Thesis Abstract

Hello everyone, I know I have not communicated with you for some time now. However, I want to let you know that it’s been for a good reason. I have been occupied with my senior thesis which is a required project that all Bates students have to do before they graduate. Students meet with their advisers once a week to discuss the project and we are responsible for getting done an extensive report on a topic of our choice. It’s an arduous task, but its rewarding because it helps student prepare for graduate school type research. I’m currently writing a combined thesis in African American Studies and Philosophy. But, I’m going to do a better job updating you folks in internet land with whats going on in my life haha.

Here is my thesis abstract in African American Studies and Philosophy:

Adviser: Hilmar Jensen

Photo courtesy of Richard Avedon

The Conflict Within: SNCC, Black Integrationists, and Black Nationalists: Integrationist and Black nationalist philosophies are, arguably, divergent and irreconcilable strategies adopted, at different times, in the long-range struggle for Black liberation in the U.S. My thesis focuses on the relationship between these ideologies as methods of protest, and how these methods have shaped protest tactics and ideologies taken for granted by African Americans today. It attempts to answer three related questions: During the key period 1960-1968, how might we assess the array of political perspectives within the Black community? How did the balance between Blacks supporting integrationist or Black nationalist philosophies shift? What did this mean? Throughout this period, individual activists and organizations debated the efficacy of both integrationist and Black nationalist ideologies. Some radically altered their ideological and practical commitments to embody one or the other of these two strands of thought. My project specifically examines the Student Nonviolent Coordinating Committee, the Black Freedom Movement’s vanguard in these years, exploring how and why its members’ philosophies shifted from integrationist toward nationalistic perspectives as a means for social change. It seeks to illuminate why Blacks chose certain philosophies and how the presence of multiple forms of social thought has affected possibilities for a unified Black liberation struggle today.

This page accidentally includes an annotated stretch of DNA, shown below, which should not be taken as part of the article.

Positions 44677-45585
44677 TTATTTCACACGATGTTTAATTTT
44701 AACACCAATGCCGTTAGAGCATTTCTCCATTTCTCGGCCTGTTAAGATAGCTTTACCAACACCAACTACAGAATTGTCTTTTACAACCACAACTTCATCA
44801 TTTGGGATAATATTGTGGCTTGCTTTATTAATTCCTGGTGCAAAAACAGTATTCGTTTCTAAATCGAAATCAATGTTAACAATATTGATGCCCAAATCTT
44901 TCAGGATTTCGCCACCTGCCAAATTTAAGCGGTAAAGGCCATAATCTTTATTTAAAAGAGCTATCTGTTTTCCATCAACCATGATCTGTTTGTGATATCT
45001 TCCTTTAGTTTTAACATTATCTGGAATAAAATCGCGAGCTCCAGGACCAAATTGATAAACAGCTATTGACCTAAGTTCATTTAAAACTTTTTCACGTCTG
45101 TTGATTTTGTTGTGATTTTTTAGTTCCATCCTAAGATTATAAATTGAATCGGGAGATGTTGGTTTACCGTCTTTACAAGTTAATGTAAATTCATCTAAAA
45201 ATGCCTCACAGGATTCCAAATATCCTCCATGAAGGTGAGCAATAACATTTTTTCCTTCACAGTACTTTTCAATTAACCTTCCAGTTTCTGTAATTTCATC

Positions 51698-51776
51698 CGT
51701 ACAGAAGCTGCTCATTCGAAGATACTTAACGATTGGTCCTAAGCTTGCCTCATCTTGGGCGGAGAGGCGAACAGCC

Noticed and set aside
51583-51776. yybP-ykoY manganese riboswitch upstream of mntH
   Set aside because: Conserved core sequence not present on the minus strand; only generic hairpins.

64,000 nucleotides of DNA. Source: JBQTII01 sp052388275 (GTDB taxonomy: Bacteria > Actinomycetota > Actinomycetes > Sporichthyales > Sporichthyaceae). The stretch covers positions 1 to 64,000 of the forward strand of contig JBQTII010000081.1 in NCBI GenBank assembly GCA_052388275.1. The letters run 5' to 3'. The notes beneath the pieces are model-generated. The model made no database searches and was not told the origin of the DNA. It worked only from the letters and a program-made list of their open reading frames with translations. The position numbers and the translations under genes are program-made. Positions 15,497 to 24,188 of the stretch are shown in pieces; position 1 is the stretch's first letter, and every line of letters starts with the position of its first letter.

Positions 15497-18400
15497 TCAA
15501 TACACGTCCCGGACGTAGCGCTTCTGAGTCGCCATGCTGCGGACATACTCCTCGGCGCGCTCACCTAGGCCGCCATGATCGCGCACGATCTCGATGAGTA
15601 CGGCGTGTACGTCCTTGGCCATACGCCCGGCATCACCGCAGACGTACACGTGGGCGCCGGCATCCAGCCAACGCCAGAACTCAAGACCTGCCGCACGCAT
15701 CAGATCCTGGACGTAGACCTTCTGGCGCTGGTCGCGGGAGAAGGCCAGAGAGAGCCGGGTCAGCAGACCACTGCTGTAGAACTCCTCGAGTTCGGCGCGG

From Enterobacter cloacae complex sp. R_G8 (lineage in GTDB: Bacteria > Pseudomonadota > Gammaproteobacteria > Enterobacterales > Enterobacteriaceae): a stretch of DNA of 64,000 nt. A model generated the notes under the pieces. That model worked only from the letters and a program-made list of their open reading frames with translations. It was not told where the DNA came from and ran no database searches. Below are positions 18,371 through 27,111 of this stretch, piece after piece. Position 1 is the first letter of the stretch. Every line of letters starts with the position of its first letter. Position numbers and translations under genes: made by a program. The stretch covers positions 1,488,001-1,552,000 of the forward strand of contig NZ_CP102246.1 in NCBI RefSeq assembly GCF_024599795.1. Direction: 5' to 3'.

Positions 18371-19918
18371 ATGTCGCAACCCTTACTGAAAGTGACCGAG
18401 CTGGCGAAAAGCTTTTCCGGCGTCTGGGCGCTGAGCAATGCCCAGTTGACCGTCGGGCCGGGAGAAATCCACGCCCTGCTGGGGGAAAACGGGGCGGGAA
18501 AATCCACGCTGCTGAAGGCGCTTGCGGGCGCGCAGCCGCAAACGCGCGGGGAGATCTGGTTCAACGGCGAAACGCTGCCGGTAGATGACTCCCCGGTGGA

Yours in the Struggle, I am

Brother Phillips

Published in: on February 21, 2010 at 1:48 am  Leave a Comment  

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